As impressive as it is that mining asteroids could give us cheaper electronics, or even solve the problem of energy storage, some commentators believe Planetary Resources’ work could also promote peaceful interactions between nations and people, as selfishness caused by scarcity is replaced by sharing brought about by abundance.
The American astrophysicist, author and science commentator Neil deGrasse Tyson is certainly hopeful. “If you haul an asteroid the size of a house to Earth, it could have more platinum on it than has ever been mined in the history of the world. More gold than has ever been mined in the history of the world. When that happens, the scarcity that has led to human-to-human violence, there’s a chance it could all go away,” said Tyson in a NPR radio interview.
Image courtesy of ESA/Rosetta/Philae/CIVA
Do the Russians know what we’re doing? Do we know what we’re doing?
Imagine a scenario where we become an interplanetary species; if that were the case then space mining would become a necessary and very lucrative industry. But who would get to take home those profits? In November 2015, former US president Barack Obama signed the US Commercial Space Launch Competitiveness Act into law. The law recognises the right of US citizens to own the asteroid resources they obtain as well as encouraging the commercial exploration and utilisation of resources from asteroids.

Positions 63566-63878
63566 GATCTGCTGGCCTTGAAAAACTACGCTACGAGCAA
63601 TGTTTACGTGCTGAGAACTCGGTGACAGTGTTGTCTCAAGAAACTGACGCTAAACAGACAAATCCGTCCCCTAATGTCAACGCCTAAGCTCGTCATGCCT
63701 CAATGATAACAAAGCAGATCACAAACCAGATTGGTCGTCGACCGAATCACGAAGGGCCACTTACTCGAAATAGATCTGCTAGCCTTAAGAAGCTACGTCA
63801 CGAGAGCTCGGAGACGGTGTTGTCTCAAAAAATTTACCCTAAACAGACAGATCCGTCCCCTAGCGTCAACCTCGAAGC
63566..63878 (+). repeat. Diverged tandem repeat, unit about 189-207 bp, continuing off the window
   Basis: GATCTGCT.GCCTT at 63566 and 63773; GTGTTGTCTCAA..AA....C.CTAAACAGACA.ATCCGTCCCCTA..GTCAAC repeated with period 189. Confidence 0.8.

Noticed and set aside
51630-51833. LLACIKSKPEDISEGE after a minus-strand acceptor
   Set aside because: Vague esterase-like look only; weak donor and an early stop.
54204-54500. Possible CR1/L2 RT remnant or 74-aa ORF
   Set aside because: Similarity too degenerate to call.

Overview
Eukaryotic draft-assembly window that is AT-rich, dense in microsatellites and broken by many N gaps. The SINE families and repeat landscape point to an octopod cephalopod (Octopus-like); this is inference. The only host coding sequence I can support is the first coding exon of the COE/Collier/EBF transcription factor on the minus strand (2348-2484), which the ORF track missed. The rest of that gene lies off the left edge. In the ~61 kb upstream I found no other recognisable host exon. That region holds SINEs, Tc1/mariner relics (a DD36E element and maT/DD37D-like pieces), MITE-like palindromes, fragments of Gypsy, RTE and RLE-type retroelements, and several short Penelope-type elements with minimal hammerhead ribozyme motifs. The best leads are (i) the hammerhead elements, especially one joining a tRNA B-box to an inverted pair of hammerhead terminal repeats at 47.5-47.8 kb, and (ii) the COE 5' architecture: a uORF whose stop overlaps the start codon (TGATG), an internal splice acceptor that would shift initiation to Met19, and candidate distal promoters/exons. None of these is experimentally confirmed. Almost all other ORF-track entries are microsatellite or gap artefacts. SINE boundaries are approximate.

The signing of a law like that is clearly good news for a company like Planetary Resources, but this is just US law, and, unhelpfully, it is US law that is incompatible with the 1967 Outer Space Treaty, where almost 100 states, including the US, Russia, and China, agreed that outer space, including the moon and other celestial bodies such as asteroids, “is not subject to national appropriation by claim of sovereignty.” Consider then what countries like Russia and China would feel about a private US company like Planetary Resources mining in space, especially if, like the company predicts, space is full of loot.
Space is full of loot
Agreeing on the legality of asteroid mining will all be for nothing though if blanks in our asteroid knowledge aren’t filled. To do that costs money, and we’re talking serious money. Take the example of NASA’s Osiris-Rex expedition, which having launched in 2016 will land on the near Earth asteroid Bennu in 2018, is aiming to bring just two kilos of asteroid material back to Earth, at an estimated cost of $1bn.
Planetary Resources though doesn’t appear overly concerned with that problem. “We have explored dozens and dozens of these places now, in the last 20 years. We've flown by them, we've orbited them, we've landed on them, even comets now, I'm sure everyone is familiar with the Rosetta mission. We've even returned samples of the surface of the Moon and brought them back to Earth,” said Lewicki at Web Summit.
“They are worlds that we now know; they are places that we understand, they're areas of the solar system that we see as an opportunity to develop into the future resource mines for developing our industry.”
Whether you believe that our lack of knowledge about asteroids is as serious problem or not, these are at the very least early obstacles, which hopefully won’t become insurmountable ones. Clearly there’s a long way to go before asteroid mining is a reality, but if companies like Planetary Resources do find a way to do it, then it has the potential to improve life both on this planet and beyond.